The Mental Health Parity Act (MHPA) of 1996 and the Mental Health Parity and Addiction Equity Act (MHPAEA) of 2008 have created greater access to mental health and substance abuse disorder services by ensuring adequate coverage for treatment costs. The addition of the services as one of the 10 essential health benefits required to be covered by health insurers under the Affordable Care Act has further expanded access. Despite these advancements, many gaps remain.
Policy-makers, advocates and others in Colorado and Washington State are grappling with how to regulate non-medical marijuana in an industry that is still largely illegal in the national and international arenas. This webinar will provide an overview of issues related to non-medical marijuana regulation through lessons learned from decades of alcohol and tobacco regulation, along with insights from Washington State’s recent implementation of a marijuana law. The free webinar takes place on Thursday, April 17 at 1 p.m. (ET).
Prescription drug overdose in the United States is at epidemic levels. The Network and the CDC National Center for Injury Prevention and Control will host a workshop to discuss and examine legal and policy options to address this growing problem. Taking place at the Safe States Conference in May, the workshop will provide insights and best practices from public health attorneys and practitioners in states that have adopted overdose prevention initiatives.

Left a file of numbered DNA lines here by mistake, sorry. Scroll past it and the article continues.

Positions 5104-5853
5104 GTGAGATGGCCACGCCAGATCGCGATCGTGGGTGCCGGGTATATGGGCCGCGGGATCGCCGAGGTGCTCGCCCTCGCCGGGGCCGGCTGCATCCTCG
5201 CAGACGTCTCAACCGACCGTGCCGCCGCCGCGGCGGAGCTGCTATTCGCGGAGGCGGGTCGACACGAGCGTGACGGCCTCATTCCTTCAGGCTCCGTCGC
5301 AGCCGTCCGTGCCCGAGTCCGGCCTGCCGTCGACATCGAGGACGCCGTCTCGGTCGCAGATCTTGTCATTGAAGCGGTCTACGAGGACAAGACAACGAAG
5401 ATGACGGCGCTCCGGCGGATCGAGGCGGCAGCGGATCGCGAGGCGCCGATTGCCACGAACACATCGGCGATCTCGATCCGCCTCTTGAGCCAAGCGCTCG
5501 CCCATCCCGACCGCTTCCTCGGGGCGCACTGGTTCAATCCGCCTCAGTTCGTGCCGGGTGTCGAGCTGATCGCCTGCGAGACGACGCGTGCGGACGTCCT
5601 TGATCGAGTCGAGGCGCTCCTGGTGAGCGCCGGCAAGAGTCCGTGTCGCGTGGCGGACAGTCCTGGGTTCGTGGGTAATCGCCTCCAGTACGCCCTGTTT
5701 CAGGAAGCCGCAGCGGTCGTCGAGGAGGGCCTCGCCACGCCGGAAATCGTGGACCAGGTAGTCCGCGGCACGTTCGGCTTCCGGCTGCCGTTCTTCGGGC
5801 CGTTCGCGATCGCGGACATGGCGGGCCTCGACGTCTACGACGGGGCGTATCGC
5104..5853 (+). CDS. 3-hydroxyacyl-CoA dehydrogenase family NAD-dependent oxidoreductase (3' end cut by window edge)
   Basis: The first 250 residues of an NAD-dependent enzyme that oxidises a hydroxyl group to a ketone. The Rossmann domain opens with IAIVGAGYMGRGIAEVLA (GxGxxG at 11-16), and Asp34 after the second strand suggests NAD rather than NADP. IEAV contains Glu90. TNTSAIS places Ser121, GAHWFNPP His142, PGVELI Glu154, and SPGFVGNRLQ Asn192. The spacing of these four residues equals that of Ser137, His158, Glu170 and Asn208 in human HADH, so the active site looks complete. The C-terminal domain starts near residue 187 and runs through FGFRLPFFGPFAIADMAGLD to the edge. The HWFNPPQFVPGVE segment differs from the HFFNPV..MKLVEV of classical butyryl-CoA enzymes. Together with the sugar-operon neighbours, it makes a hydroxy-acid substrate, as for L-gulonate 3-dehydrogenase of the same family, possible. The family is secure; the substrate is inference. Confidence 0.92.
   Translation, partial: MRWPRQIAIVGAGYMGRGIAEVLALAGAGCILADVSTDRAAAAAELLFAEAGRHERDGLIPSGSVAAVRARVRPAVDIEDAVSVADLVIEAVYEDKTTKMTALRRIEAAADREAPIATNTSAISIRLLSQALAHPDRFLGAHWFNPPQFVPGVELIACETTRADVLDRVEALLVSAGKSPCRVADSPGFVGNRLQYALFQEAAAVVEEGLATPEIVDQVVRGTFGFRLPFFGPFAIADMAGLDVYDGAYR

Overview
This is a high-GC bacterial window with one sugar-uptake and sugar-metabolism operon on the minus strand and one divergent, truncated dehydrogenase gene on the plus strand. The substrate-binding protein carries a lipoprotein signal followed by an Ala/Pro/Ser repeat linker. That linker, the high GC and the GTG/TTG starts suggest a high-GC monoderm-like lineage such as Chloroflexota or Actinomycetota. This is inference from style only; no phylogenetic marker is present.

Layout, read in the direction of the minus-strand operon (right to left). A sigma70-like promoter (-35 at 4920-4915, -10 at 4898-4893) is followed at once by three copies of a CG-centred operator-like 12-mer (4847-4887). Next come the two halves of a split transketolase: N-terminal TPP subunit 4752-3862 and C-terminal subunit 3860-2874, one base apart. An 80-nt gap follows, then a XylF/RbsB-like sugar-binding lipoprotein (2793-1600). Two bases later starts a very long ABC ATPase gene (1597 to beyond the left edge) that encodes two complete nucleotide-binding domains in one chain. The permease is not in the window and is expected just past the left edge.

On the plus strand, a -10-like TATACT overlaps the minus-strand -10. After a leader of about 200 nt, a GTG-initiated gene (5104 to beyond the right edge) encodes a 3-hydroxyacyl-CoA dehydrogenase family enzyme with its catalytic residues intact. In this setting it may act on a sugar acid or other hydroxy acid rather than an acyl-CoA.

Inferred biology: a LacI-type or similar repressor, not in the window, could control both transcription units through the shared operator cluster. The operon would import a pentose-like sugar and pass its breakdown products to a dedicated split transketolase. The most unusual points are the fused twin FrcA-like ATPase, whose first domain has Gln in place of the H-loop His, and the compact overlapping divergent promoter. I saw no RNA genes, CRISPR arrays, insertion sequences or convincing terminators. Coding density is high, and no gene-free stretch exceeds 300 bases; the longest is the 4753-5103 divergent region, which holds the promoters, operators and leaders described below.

The Network was recently contacted by a state public health association requesting information about budgetary limits for nonprofit lobbying. Nonprofits such as 501(c)(3) organizations can engage in a limited amount of lobbying, which includes activities to influence federal, state or local legislation, as well supporting or opposing ballot measures. To determine how much lobbying they can engage in, nonprofits first need to determine how they will measure their lobbying.
In a Critical Opportunities presentation at the Public Health Law Research Conference, Michelle Mello, M.D., Ph.D., made the case for raising the tobacco purchasing age to 21. The policy, she argues, will reduce minors’ tobacco use by 50 percent, thereby preventing 10 million people from becoming daily smokers and avoiding 3 million premature deaths.
The O’Neill Institute for National and Global Health Law at Georgetown University will present two programs this summer: Emerging Issues in Food and Drug Law and U.S. Health Reform – The Affordable Care Act. Taking place in July, the programs will convene leading practitioners, policy-makers, advocates and academics for a series of interactive lectures, panel discussions and case studies.
April 7 – 13 is National Public Health Week, focusing on the themes of maternal health, school nutrition, food safety, emergency preparedness, among others. Throughout this week, the Network will be highlighting the ways laws and policies have impacted these public health areas. Don’t miss out: Like the Network’s Facebook page and follow us on Twitter.